A song that defines the teenage you?
'There Is A Light That Never Goes Out' or 'Ask' by The Smiths. It's a shame that Morrissey's turned out the way he has, but those songs helped get me and so many other weirdos get through those teenage years.

One record you would keep forever?
'Bringing It All Back Home' by Bob Dylan. It was one of the first records I ever got in a trade with a university lecturer for LSD.

A song lyric that has inspired you?
“Mindless violence is a newspaper phrase,
It's an excuse to vandalise the human frame.”

From 'Andy Is A Corporatist' by Newtown Neurotics with Attila the Stockbroker.

The song that would get you straight on the dance floor?
'None Shall Escape This Judgement' by Johnny Clarke and any of its King Tubby dubs.

A song you wished you had written?
'It's Alright Ma, I'm Only Bleeding' by Bob Dylan.

Best song to turn up loud?
'Rise' by PiL.

A song people wouldn’t expect you to like?
'The Rite of Spring'. I'm into classical music, especially Stravinsky.

Best song to end an all-nighter on?
The Supremes, 'Keep Me Hanging On' or 'Junglist' by Congo Natty. Or both... Depends on the party.

Any new bands you are listening to right now?
'Pretty Good For A Girl' by PUSSYLIQUOR.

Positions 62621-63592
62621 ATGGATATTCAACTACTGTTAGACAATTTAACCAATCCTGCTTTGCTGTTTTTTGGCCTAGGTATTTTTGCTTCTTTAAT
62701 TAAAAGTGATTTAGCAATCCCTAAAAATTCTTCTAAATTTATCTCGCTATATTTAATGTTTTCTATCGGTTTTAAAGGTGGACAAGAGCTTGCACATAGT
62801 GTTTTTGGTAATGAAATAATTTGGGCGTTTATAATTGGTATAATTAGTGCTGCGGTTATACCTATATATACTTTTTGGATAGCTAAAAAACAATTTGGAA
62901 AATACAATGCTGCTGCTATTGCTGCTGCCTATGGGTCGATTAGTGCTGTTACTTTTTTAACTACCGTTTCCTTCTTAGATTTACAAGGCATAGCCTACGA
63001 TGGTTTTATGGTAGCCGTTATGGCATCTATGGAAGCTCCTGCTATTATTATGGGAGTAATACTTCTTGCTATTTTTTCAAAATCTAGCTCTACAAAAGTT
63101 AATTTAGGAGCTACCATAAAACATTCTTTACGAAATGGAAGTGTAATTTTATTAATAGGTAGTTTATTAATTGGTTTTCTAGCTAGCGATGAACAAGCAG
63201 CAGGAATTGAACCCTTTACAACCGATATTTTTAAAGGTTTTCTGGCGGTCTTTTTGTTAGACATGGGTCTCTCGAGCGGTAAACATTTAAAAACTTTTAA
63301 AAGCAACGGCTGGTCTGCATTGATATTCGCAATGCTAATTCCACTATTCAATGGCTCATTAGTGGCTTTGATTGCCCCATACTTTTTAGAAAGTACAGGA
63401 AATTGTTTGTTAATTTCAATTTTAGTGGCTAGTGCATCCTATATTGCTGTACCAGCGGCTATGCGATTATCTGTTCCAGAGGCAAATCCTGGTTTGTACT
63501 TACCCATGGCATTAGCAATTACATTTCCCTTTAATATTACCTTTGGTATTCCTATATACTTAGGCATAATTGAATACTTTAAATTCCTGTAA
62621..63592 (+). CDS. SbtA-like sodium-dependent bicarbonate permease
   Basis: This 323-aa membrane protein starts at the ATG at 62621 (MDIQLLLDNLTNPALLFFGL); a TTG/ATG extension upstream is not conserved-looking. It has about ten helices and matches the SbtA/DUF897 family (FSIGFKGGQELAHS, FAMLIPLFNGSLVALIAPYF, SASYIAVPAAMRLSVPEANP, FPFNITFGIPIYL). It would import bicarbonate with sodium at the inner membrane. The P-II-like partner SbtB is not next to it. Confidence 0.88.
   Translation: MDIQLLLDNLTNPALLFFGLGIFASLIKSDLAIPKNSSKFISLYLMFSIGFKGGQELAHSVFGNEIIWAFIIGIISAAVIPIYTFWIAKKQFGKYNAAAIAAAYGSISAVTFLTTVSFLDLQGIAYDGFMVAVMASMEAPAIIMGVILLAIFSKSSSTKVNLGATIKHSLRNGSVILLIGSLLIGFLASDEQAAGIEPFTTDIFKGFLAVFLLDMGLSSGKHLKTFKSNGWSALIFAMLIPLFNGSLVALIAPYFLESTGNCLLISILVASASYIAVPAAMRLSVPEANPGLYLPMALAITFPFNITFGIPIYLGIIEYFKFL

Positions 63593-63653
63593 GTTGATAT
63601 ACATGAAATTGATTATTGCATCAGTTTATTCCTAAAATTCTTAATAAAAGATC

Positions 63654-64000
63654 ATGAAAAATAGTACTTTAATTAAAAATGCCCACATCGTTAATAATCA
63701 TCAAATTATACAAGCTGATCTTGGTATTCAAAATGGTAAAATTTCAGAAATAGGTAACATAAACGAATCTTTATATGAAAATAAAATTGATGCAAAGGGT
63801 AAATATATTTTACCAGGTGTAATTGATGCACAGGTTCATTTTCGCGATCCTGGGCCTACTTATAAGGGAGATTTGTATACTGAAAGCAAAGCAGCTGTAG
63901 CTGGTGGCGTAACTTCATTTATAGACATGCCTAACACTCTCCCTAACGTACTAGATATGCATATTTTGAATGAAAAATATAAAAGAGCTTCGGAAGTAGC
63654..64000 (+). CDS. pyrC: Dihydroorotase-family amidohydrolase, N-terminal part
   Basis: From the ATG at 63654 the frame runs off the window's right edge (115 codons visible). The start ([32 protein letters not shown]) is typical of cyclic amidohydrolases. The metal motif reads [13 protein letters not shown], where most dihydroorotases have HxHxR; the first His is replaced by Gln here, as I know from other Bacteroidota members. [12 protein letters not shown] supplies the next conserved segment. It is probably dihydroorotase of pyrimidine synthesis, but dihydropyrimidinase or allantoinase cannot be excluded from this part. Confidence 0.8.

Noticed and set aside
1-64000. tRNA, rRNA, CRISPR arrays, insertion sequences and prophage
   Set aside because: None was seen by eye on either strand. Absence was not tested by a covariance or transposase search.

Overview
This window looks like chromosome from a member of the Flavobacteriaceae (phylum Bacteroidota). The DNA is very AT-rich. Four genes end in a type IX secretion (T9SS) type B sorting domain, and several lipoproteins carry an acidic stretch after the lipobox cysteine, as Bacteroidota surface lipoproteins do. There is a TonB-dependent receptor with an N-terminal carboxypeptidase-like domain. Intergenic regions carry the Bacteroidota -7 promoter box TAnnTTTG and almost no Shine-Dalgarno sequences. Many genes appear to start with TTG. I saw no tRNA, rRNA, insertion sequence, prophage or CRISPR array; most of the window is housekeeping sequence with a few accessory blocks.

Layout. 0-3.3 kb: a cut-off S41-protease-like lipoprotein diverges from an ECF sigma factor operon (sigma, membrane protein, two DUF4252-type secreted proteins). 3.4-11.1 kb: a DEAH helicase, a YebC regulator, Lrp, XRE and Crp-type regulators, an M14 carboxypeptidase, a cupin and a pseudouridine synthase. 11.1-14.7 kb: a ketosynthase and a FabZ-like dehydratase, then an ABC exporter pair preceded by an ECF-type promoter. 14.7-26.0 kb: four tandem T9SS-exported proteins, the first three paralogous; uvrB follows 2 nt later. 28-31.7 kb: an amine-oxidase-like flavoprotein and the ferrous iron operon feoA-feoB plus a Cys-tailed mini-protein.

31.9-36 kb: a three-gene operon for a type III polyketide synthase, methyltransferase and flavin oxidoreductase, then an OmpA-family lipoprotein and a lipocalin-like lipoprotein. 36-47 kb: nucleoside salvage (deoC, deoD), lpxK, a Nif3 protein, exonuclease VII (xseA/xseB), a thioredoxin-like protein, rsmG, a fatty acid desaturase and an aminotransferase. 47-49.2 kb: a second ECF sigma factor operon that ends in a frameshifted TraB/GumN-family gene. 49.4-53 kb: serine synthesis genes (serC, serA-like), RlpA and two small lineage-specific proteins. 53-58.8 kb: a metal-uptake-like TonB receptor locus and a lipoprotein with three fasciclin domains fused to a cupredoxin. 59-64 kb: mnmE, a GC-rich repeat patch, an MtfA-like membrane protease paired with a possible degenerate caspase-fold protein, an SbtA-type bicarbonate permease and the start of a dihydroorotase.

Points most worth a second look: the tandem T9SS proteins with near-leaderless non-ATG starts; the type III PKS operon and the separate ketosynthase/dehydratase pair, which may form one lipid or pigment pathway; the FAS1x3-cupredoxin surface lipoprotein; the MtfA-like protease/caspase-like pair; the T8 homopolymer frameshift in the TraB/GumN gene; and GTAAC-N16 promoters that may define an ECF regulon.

Deadly all-girl Brighton punk freaks who turn crowds inside out.

'Mena's Teapot' by James Patrick Gavin.
Proper beautiful British folk that's raw and cuts and warms all at the same time.

'Call On Jah' by Samory I.
Realest roughest roots, the roaring lion of the new Jamaican reggae movement.

Name, where are you from?
I'm Smiley from Smiley & The Underclass, and we are a load of punky reggae noise from London (via Japan, Montserrat and Essex).

Describe your style in three words?
Wear until destroyed.

What’s the best gig you’ve ever been to?
It's a toss-up between Leonard Cohen at Big Chill Festival in 2008 and Jah Shaka last year at the Irish Centre in Birmingham. The Shaka tune would have to be 'Jahovah' by Danny Red because it's just irresistible when you hear it through that sound system and it elevates you to somewhere special. For Cohen, I would say 'Anthem'. It was the first time I'd ever seen him, and I didn't know any of his songs except 'Hallelujah' and 'Suzanne.' “There is a crack in everything. That's how the light gets in” is the line that got me. He'd been forced out of retirement by his manager nicking all his money, and yet here he was pouring light into our heads. So the lyric was happening in real-time!

If you could be on the line up with any two bands in history?
Dead Kennedys circa 1981... The MC5... Impossible question coz there's too many! James Brown, Jefferson Airplane and Bad Brains would all be at the front of the queue...

Which subcultures have influenced you?
Well, we've all grown up in a post-subculture culture it feels like, at least in the UK, where everything is fused together. I love reggae but I'm partial to a bit of raving. And also there's love for the Clash and punk rock. I guess there's also been an influence from Rastafari and hippie culture, manifesting in things like vegetarianism, veganism, social and environmental concerns. So, in short, all of them!

If you could spend an hour with anyone from history?